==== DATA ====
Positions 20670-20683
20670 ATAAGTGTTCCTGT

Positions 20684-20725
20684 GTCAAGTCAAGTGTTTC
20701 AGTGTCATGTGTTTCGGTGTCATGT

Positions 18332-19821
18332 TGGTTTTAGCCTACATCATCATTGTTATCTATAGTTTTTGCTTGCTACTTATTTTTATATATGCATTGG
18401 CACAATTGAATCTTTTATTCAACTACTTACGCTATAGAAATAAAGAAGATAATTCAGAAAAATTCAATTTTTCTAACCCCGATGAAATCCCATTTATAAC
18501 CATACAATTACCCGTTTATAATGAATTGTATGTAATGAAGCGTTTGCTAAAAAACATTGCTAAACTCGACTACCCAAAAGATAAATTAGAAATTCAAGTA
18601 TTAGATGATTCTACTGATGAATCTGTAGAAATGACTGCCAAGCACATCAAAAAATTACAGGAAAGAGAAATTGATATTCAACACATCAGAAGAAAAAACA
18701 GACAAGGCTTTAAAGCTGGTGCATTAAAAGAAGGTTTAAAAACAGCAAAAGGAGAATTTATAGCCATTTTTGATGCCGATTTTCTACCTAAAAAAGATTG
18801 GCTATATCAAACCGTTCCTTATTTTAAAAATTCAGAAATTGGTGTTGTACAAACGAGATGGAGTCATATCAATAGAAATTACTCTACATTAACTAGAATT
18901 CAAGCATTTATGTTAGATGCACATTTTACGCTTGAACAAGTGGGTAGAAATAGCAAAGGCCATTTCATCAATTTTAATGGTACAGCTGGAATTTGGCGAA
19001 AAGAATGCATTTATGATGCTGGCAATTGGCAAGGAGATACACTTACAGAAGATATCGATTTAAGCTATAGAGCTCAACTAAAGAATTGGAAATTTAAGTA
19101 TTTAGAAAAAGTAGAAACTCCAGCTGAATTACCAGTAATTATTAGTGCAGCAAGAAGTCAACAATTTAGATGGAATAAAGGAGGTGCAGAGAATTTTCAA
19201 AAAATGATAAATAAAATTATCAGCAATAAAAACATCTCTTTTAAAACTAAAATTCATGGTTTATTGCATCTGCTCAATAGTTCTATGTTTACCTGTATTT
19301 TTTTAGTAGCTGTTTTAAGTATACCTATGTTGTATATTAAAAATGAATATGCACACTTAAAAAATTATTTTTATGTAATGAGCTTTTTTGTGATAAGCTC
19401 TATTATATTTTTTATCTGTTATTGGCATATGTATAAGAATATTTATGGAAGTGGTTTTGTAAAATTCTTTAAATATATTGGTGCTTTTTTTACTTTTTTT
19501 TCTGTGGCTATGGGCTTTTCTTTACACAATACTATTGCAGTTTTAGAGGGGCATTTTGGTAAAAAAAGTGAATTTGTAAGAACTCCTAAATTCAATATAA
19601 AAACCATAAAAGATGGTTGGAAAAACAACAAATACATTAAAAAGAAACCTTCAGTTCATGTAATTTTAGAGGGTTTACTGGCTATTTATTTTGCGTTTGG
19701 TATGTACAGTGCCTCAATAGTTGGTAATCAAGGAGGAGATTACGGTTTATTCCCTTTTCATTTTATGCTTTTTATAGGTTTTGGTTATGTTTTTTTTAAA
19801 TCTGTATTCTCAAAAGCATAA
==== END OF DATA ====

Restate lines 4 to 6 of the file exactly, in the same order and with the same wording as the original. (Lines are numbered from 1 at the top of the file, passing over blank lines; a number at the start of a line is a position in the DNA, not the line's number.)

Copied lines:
20684 GTCAAGTCAAGTGTTTC
20701 AGTGTCATGTGTTTCGGTGTCATGT

Positions 18332-19821